In the next few days, we as a country, are celebrating the 4th of July, Independence Day. As you are aware this holiday celebrates the day in 1776 when the Declaration of Independence was adopted by the Continental Congress. With the signing of that document the United States officially declared independence from Great Britain.
As a marriage therapist, who on a daily basis sits with warring couples, I want to challenge every marriage partner to declare their own declaration of Independence.
I am not endorsing the hostile independence that I call anti-dependence which so often is the definition of independence that we see played out in the counseling office or in homes across our land.
I am suggesting that we, as married couples, cease our allegiance to the one misbelief that causes more pain than any other misbelief. What is this misbelief?
“I can make my partner change.”
What if instead we, in our independence, decided to work on changing whatever habits we have that are incompatible with love? What if?
On April 2, 2015 I read Richard Paul Evan’s article in the Huffington Post. I was captured by the wisdom in his words and in his experience. Originally it appeared as a blog on his website.
I have chosen to share his blog in two parts, half in today’s blog and half in next Monday’s blog. Richard Paul Evans titled his blog, “How I Saved My Marriage!” He went through his own Declaration of Independence in order to find what he was seeking.
By Richard Paul Evans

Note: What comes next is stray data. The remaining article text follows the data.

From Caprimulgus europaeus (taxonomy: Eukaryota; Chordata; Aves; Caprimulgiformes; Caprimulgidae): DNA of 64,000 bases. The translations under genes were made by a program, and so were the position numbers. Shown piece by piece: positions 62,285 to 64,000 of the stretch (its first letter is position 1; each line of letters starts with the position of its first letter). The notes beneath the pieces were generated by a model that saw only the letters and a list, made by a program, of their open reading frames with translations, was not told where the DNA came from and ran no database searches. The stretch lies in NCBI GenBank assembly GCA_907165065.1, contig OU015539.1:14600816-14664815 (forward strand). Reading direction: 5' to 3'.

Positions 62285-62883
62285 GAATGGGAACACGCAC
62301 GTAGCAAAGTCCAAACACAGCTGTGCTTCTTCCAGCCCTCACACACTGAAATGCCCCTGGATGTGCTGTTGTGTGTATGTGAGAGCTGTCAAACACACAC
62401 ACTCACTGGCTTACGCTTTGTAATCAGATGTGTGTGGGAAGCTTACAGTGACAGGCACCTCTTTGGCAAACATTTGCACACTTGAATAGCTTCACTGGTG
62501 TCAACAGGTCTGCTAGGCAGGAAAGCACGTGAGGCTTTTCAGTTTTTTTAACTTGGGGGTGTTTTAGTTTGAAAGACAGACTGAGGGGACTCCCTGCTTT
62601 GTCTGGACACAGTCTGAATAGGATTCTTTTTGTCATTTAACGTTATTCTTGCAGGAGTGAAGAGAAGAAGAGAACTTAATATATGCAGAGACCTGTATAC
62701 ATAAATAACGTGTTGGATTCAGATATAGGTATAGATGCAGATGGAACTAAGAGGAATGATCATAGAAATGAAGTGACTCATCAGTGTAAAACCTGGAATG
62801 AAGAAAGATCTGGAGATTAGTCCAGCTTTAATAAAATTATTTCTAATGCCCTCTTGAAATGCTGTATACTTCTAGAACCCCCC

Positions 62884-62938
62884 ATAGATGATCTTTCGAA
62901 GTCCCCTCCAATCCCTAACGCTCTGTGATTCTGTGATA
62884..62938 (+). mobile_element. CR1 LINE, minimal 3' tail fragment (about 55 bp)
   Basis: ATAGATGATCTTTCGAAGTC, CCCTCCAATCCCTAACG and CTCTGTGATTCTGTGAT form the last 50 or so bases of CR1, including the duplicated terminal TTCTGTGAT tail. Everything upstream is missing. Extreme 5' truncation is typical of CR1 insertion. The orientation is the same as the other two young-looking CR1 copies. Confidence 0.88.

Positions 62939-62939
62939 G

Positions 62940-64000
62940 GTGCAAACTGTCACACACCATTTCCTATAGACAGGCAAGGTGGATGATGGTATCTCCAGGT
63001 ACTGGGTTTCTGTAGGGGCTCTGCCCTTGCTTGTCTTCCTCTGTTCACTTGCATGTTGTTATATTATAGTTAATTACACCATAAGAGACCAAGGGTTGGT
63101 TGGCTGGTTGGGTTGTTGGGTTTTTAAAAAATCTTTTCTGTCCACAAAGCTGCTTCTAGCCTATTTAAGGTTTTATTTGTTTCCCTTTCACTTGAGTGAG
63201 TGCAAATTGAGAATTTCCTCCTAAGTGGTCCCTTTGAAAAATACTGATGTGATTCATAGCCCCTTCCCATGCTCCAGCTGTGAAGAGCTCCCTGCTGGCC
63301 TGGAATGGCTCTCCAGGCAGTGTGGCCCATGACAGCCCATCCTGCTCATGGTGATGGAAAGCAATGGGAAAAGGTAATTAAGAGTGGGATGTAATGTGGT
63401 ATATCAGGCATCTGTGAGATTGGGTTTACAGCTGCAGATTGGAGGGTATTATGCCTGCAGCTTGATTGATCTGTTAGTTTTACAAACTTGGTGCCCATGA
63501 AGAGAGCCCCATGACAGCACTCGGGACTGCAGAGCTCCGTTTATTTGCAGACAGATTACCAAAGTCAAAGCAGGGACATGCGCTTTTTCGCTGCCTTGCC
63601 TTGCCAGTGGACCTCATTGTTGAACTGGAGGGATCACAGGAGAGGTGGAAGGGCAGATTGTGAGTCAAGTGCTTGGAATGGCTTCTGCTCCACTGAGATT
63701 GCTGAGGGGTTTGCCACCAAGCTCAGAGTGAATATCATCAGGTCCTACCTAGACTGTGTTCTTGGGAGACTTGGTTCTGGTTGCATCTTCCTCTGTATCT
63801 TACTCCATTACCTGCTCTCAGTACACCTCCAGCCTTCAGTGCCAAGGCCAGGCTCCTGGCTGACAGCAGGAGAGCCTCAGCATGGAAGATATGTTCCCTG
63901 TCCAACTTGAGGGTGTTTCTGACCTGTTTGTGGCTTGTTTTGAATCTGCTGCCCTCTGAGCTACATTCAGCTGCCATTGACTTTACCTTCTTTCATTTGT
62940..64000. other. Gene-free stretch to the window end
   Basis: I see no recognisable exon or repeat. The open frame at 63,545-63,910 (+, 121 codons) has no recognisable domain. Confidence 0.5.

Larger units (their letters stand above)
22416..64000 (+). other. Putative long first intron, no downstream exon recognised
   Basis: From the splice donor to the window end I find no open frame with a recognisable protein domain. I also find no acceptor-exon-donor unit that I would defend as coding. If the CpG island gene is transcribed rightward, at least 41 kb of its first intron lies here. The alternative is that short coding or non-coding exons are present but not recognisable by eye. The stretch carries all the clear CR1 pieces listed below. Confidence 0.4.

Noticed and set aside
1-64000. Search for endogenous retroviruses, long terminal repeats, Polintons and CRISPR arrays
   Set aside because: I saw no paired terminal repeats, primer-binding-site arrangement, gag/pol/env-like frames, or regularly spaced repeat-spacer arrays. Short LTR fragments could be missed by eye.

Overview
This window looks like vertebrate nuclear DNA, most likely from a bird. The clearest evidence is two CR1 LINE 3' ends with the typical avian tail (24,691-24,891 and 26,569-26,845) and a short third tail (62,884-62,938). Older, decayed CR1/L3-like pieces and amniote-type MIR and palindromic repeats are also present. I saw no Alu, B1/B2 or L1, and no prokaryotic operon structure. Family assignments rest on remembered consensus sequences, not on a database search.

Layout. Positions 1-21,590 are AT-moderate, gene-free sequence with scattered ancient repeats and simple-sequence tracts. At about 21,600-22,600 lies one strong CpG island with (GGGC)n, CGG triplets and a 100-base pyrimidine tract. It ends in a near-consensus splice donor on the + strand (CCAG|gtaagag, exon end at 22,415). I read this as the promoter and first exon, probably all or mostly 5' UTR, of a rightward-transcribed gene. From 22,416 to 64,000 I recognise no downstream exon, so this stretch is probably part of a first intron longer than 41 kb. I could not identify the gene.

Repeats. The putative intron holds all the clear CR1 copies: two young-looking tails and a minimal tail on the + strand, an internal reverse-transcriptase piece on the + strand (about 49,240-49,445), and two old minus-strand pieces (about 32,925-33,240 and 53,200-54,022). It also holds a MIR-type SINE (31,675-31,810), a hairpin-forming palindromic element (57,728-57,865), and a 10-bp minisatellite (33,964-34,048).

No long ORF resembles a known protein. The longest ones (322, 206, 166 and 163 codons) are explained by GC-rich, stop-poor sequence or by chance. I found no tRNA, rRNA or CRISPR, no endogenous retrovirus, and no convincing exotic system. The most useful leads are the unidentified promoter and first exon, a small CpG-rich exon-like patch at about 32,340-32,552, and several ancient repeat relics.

(Dedicated to My Sweetheart)
My oldest daughter, Jenna, recently said to me, “My greatest fear as a child was that you and Mom would get divorced. Then when I was twelve, I decided that you fought so much that maybe it would be better if you did.” Then she added with a smile, “I’m glad you guys figured it out.”
Foe years my wife Keri and I struggled. Looking back, I’m not exactly sure what initially drew us together, but our personalities didn’t quite match up. And the longer we were married the more extreme the differences seemed. Encountering “fame and fortune” didn’t make our marriage any easier. In fact, it exacerbated our problems. The tension between us got so bad that going out on a book tour became a relief, though it seems we always paid for it on re-entry. Our fighting became so constant that it was difficult even to imagine a peaceful relationship.
We became perpetually defensive, building emotional fortresses around our hearts. We were on the edge of divorce and more than once we discussed it.
I was on a book tour when things came to a head. We had just had another big fight on the phone and Keri had hung up on me. I was alone and lonely, frustrated and angry. I had reached my limit.
That’s when I turned to God. Or turned on God. I don’t know if you could call it prayer…maybe shouting at God isn’t prayer, maybe it is- but whatever I was engaged in, I’ll never forget it. I was standing in the shower of the Buckhead Atlanta Ritz-Carlton yelling at God that marriage was wrong and I couldn’t do it anymore. As much as I hated the idea of divorce, the pain of being together was just too much. I was also confused. I couldn’t figure out why marriage with Keri was so hard. Deep down I knew that Keri was a good person. And I was a good person. So why couldn’t we get along? Why had I married someone so different from me? Why couldn’t she change?
Finally, hoarse and broken, I sat down in the shower and began to cry. In the depths of my despair, a powerful inspiration came to me.
You can’t change her, Rick you can only change yourself.
At that moment I began to pray. If I can’t change her, God, then change me. I prayed late into the night. I prayed the next day on the flight home. I prayed as I walked in the door to a cold wife who barely even acknowledged me. That night, as we lay in our bed, inches from each other yet miles apart, the inspiration came. I knew what I had to do.”
Tune in next week to find out what Richard did.
What would you have done?
Until the next Conscious Lover’s Blog…